In this issue we take a closer look at a recent decision of the Local Government and Social Care Ombudsman (LGSCO) concerning a council’s handling of a statutory complaint made by B, a care leaver, about his local authority’s failure to support him. We use the LGSCO’s decision as an opportunity to highlight the rights and entitlements of care experienced children and young people under the Children Act 1989 representations procedure.
Local authority at fault for failing to progress care leaver’s complaint to Stage 3 of the statutory procedure
B is a care leaver (former relevant child). He has mental health difficulties. The LGSCO reports he began living independently from mid-2017 and between September and December 2017 he was in prison.
In mid-2018, B complained to the council about the inadequate support he had received as a care leaver. The council responded to the Stage 1 complaint but as B was unhappy with the response, he requested a Stage 2 investigation of his complaint. Severe delays by the council followed and it wasn’t until almost a year later that B’s statement of complaint was finally agreed.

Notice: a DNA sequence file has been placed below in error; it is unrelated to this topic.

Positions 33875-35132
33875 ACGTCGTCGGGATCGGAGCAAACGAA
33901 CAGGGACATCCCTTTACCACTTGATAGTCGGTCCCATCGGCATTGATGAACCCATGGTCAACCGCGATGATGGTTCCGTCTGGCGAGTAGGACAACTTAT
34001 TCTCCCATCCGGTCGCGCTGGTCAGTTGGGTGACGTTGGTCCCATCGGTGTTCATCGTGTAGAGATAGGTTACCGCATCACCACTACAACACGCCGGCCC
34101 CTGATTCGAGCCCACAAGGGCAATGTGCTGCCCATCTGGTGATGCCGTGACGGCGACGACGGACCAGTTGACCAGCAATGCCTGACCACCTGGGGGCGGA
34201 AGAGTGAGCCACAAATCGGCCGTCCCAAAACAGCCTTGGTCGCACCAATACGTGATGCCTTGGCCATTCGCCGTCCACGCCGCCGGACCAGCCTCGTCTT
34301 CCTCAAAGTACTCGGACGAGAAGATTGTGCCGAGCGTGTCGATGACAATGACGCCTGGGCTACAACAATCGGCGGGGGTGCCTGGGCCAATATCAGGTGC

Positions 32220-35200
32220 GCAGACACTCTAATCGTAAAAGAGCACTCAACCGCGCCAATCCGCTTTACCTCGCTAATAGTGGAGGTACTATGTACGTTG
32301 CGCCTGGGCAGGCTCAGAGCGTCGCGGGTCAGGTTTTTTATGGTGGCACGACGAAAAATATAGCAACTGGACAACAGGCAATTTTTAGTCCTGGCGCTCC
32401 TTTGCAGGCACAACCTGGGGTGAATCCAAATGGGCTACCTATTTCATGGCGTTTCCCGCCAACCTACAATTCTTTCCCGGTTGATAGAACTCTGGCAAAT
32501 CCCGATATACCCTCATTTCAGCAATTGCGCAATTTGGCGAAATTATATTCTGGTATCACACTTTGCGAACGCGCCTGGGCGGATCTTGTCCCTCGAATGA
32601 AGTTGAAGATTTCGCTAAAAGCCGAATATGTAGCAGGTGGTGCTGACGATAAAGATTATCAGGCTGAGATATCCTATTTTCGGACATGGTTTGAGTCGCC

Out of the 36 issues B raised in his complaint, the Investigating Officer appointed by the council upheld 29 and partially upheld two. Upheld complaint matters included failure by the council to “provide an advocate promptly or effectively” and failure “to ensure the advocate was present at key visits and meetings”. A range of failings connected to B’s personal advisor were also identified and included failure to visit him regularly, including at the time of his entering and leaving custody, failure to support him with his housing and to consult him on how his setting up home allowance should be used, and failure to produce and review a comprehensive pathway plan.
The council responded to the Investigating Officer’s report in February 2020 (two months after it was completed), accepting the findings and the recommendations.
On 11 June 2020 B asked for his complaint to be considered at Stage 3 of the statutory procedure because of the failure by the council to implement the actions agreed on completion of the Stage 2 investigation. The following day the council wrote a letter of apology and offered B financial compensation for its unsatisfactory services and for the time and trouble this had cost B (a total amount of £1,500). At the same time, the council refused to progress the complaint to Stage 3 because B missed the statutory timescales for requesting this (20 working days).